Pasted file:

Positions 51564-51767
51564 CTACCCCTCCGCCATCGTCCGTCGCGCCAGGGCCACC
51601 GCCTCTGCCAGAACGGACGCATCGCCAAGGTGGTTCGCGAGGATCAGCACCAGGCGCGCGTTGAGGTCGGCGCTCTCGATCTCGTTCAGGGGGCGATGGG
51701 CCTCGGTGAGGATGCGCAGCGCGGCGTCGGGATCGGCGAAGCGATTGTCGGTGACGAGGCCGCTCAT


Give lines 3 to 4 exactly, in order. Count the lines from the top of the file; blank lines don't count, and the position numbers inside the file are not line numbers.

51601 GCCTCTGCCAGAACGGACGCATCGCCAAGGTGGTTCGCGAGGATCAGCACCAGGCGCGCGTTGAGGTCGGCGCTCTCGATCTCGTTCAGGGGGCGATGGG
51701 CCTCGGTGAGGATGCGCAGCGCGGCGTCGGGATCGGCGAAGCGATTGTCGGTGACGAGGCCGCTCAT